Some of the original creators gathered to see the new ‘Nora’ the steam engine. From left are Morris and Geneve Tweeten, Richard Storlie, Owen Hagen and Norval Britain.
Some of the original creators gathered to see the new ‘Nora’ the steam engine. From left are Morris and Geneve Tweeten, Richard Storlie, Owen Hagen and Norval Britain.
In 1928, a pound of bread cost 10 cents, a half-gallon of milk was 28 cents, a pound of coffee was 45 cents, and a self-build five-room cottage could be purchased for $1,198 that included "full plans, lumber, roofing shingles, doors, windows, hard wood flooring, moldings plus the varnish and paint to complete your house," according to

It was also the year when the 4-H Club then known as "Newhouse Can't Be Beat" was organized under the supervision of Leonard Tollefsrud with 18 youth members.

"They had tours, picnics and plays, much as they do at the present. They also had Club Orchestra, which traveled to La Crosse to present a program over WKBH. That program consisted also of songs sung by groups as well as individuals, a dialogue, a recitation and a two-act play," states the club's history book.

They became the Newhouse Norsemen in 1934 when they merged with the Pleasant Valley 4-H Club. The club continued to grow, and later in the 1930s, the membership grew to around 70, and the club decided to split. One branch remained known as the Newhouse Norsemen and the new second branch became the Wilmington Gophers, which is also still in existence.

The Newhouse Norsemen have continued to thrive throughout the last 85 years. The members have always met at the Spring Grove Township Hall.

Houston County 4-H clubs have a traveling trophy for the top club in the county. In 1968, it was decided by the other clubs that the Newhouse Norsemen should just keep the trophy since they had won it so many times!

They have had many special projects throughout the years with two of their longest running Community Pride Projects being Adopt-A-Highway (since 1991) and Meals-On-Wheels (since 1993).

In 1983, four dads from the club - Norval Britain, Owen Hagen, Alan Patterson and Richard Storlie - built a miniature steam engine named Nora. She has been used on parade floats throughout the years, but had been neglected for some time. The current Newhouse Norsemen Club decided that it would be a good project to restore her.

"We had hoped that it would be a project that many members could work on, but because it was such a cold spring we were having a difficult time getting it done and we wanted to have it completed for the Syttende Mai parade," explained current club adult leader, Heidi Waldenberger.

"It was frozen into the ground, so even moving it to begin working on it was a challenge."

The Waldenberger family worked on the restoration. They pressure washed it to get all the pine tree sap off and sanded it where necessary to make it smooth so that it could be painted.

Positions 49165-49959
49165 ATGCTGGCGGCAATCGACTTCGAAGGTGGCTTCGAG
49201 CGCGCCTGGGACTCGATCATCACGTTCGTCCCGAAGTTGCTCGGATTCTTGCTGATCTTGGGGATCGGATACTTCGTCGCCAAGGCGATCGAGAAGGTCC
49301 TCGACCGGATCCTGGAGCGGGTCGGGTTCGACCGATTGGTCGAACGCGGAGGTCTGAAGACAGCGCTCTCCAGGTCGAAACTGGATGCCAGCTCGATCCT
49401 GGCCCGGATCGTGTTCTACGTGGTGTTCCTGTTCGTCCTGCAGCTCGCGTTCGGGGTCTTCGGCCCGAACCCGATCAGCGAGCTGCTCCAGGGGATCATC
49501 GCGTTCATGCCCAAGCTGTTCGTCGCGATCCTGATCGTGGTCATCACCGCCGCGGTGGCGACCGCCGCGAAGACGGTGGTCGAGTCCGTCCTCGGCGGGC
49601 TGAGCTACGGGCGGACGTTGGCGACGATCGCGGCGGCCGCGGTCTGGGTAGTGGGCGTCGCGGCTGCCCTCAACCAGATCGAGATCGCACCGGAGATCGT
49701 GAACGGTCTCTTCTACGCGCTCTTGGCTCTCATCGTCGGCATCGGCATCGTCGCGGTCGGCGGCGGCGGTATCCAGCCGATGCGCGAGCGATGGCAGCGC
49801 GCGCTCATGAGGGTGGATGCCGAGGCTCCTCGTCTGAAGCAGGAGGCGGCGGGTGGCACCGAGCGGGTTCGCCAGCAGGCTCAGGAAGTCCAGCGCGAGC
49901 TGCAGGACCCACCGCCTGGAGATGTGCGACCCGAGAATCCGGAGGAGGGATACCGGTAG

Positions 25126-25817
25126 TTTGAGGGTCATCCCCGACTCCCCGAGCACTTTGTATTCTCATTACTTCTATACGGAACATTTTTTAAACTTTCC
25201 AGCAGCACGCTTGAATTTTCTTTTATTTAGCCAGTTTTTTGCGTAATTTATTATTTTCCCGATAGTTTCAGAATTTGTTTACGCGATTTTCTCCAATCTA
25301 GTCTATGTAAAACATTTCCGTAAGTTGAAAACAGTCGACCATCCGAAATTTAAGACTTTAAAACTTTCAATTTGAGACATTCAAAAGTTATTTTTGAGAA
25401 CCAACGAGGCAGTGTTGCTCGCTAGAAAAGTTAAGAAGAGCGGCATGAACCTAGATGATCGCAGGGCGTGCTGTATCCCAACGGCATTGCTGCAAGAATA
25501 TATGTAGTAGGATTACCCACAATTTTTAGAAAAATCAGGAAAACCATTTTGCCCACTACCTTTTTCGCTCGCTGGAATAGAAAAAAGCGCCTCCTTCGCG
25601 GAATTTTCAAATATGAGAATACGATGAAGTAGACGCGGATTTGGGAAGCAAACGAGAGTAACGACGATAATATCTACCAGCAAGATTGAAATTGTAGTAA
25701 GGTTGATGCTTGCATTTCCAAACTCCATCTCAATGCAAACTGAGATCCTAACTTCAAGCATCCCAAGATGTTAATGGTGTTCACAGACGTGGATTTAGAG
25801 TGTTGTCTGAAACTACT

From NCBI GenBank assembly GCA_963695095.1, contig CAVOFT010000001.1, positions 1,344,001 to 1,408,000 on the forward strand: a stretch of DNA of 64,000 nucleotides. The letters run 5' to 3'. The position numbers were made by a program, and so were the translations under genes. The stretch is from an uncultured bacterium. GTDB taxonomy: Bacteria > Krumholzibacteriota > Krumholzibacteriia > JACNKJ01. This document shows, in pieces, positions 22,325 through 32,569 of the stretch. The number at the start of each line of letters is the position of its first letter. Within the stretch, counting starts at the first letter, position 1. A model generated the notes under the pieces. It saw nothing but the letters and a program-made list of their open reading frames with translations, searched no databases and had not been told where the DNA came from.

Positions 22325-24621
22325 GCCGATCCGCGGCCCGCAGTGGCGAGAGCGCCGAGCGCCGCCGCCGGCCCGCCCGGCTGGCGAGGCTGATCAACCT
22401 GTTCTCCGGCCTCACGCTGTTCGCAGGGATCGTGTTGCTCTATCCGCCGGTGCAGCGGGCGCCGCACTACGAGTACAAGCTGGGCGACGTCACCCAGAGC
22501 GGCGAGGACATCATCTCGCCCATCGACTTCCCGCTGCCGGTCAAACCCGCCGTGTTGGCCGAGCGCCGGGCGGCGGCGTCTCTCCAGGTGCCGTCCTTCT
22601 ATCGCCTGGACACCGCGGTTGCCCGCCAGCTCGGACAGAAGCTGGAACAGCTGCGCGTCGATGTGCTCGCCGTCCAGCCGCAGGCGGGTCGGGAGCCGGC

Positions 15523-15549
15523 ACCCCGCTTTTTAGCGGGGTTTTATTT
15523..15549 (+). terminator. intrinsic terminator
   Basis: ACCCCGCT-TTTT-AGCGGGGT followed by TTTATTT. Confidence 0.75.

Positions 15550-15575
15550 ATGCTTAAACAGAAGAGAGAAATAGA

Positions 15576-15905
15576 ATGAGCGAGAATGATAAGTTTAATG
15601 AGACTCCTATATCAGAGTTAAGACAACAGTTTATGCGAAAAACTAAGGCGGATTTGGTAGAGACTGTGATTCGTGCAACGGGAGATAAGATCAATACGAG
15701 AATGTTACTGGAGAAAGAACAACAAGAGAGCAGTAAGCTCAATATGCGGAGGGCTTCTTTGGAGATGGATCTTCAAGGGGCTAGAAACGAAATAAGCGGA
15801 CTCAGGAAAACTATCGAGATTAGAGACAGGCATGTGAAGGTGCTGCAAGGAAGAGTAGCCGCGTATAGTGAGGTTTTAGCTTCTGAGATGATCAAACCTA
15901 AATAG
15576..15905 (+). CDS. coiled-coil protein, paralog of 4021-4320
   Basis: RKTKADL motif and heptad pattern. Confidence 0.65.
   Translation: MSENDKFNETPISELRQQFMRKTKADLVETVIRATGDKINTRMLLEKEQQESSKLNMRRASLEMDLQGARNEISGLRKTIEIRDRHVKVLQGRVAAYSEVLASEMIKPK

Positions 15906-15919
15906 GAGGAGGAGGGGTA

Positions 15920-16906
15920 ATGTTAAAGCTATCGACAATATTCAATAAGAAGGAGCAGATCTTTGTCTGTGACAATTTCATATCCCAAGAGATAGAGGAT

The seat area had been made of wood and was rotten so it needed to be replaced. The old governor was replaced as well as the old lettering.

The mini steam engine's repurposed parts look new again! When it was originally built, the men would go out scouting for various parts to create Nora. Club members also brought parts in to create her. Her large wheels are from a grain binder, her small wheels are from the wheels of a silo filler with rubber from an old silo belt.

Her other parts include: a water heater, a sleeve for a John Deere tractor engine, a tractor pulley, half of a fuel barrel, corn planter lids, a stove pipe, a seat from an old tractor, and an old steering wheel.

This year, she will make her first appearance at the Houston County Fair. Look for her there as a special Club planter.

The club will also have a booth celebrating their 85 years. There will be memorabilia from the last 85 years of the club's existence including a history binder listing all of the known Newhouse Norsemen alumni.

Past members are encouraged to stop by and check for their name on the list, if someone was inadvertently missed, they can let the club know so that the records can be updated.

Alumni can also look for a special place to write favorite memories of their time as a Newhouse Norsemen 4-H Club member.

Currently, the club has 15 families with 36 youth members. Two of these families have third generations currently active in the club - Kyle and Carrie Hagen (parents Don and Virginia Hagen) and Isaak, Gabe, Aiden and Lydia Solum (parents Aaron and Lynn Solum).

The Newhouse Norsemen meet the second Monday of every month at the Spring Grove Township Hall. To learn how to become a member, contact the Extension office at (507) 725-5807.

Houston County Fair

Stop by during the Houston County Fair this week and check out the many exhibits that are produced by all of the hardworking 4-H kids. From cattle to cooking, science to photography and lots more, the youth from ages 8-18 have displayed much talent and knowledge.

Club members also take turns manning the 4-H food stand, where food is sold as a fundraiser for all participating clubs.

And of course, don't forget to have your picture taken with "Nora"!